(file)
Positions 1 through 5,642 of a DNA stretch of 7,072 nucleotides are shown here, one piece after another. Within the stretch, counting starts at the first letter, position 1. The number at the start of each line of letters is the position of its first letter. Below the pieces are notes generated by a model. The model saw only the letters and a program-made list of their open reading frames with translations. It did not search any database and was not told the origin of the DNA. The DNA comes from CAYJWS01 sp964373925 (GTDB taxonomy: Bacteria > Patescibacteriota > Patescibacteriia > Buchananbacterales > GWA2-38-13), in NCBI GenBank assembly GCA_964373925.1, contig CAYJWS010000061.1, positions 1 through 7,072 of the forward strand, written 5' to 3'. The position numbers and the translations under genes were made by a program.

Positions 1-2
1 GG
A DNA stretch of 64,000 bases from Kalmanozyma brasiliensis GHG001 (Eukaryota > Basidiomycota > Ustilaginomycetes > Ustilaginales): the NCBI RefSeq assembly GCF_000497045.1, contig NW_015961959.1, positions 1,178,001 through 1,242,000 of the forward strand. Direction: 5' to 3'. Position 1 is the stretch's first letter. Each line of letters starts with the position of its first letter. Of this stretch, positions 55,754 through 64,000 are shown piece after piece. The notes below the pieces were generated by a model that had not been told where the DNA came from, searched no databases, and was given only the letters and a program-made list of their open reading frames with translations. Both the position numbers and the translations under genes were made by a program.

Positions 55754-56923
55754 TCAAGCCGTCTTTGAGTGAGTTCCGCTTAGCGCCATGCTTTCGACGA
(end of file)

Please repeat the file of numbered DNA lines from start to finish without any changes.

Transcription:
Positions 1 through 5,642 of a DNA stretch of 7,072 nucleotides are shown here, one piece after another. Within the stretch, counting starts at the first letter, position 1. The number at the start of each line of letters is the position of its first letter. Below the pieces are notes generated by a model. The model saw only the letters and a program-made list of their open reading frames with translations. It did not search any database and was not told the origin of the DNA. The DNA comes from CAYJWS01 sp964373925 (GTDB taxonomy: Bacteria > Patescibacteriota > Patescibacteriia > Buchananbacterales > GWA2-38-13), in NCBI GenBank assembly GCA_964373925.1, contig CAYJWS010000061.1, positions 1 through 7,072 of the forward strand, written 5' to 3'. The position numbers and the translations under genes were made by a program.

Positions 1-2
1 GG
A DNA stretch of 64,000 bases from Kalmanozyma brasiliensis GHG001 (Eukaryota > Basidiomycota > Ustilaginomycetes > Ustilaginales): the NCBI RefSeq assembly GCF_000497045.1, contig NW_015961959.1, positions 1,178,001 through 1,242,000 of the forward strand. Direction: 5' to 3'. Position 1 is the stretch's first letter. Each line of letters starts with the position of its first letter. Of this stretch, positions 55,754 through 64,000 are shown piece after piece. The notes below the pieces were generated by a model that had not been told where the DNA came from, searched no databases, and was given only the letters and a program-made list of their open reading frames with translations. Both the position numbers and the translations under genes were made by a program.

Positions 55754-56923
55754 TCAAGCCGTCTTTGAGTGAGTTCCGCTTAGCGCCATGCTTTCGACGA